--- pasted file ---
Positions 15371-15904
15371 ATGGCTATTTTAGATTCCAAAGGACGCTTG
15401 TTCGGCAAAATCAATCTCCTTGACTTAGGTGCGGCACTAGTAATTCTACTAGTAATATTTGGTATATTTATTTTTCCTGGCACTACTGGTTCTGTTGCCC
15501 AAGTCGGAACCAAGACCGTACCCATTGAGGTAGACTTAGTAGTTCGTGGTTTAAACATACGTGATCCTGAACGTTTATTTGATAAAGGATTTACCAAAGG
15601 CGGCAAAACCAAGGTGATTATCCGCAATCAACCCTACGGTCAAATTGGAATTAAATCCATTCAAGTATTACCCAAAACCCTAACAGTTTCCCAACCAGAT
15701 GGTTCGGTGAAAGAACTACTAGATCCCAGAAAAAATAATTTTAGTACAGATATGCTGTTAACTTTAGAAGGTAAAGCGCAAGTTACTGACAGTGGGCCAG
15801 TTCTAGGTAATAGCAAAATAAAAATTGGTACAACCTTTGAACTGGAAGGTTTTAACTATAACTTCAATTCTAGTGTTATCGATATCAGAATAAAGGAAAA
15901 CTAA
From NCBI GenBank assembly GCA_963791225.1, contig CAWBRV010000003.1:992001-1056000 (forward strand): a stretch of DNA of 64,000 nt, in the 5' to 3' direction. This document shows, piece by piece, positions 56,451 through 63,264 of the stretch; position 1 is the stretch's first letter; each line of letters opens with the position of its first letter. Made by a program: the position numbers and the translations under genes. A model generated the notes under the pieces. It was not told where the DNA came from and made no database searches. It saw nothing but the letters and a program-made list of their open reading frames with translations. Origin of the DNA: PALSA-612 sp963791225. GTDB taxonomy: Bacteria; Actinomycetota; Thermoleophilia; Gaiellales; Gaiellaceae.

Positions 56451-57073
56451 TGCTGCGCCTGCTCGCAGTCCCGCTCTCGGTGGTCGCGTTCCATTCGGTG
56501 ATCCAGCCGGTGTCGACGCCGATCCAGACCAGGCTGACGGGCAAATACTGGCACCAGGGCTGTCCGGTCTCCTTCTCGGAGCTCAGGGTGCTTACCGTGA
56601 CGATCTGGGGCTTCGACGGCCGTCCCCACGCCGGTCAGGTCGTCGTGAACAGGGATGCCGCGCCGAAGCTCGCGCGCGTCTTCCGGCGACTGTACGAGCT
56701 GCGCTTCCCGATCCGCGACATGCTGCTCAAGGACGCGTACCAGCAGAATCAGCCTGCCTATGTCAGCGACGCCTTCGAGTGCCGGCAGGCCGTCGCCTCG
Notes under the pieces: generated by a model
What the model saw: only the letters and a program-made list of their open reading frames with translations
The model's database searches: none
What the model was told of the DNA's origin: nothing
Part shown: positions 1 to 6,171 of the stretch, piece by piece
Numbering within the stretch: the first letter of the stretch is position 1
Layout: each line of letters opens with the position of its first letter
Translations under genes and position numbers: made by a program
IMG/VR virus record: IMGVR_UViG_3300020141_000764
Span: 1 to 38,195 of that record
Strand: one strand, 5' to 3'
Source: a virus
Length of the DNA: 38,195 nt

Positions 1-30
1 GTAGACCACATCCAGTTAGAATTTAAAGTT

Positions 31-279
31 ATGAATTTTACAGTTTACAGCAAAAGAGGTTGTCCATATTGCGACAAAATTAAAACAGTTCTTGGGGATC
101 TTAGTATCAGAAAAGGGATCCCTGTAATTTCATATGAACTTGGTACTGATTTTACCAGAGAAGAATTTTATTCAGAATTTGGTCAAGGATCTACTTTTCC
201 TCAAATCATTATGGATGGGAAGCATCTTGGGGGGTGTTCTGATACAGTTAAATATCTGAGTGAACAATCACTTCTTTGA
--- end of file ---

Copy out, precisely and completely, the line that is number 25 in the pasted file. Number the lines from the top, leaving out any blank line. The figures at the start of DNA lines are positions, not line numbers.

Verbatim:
Strand: one strand, 5' to 3'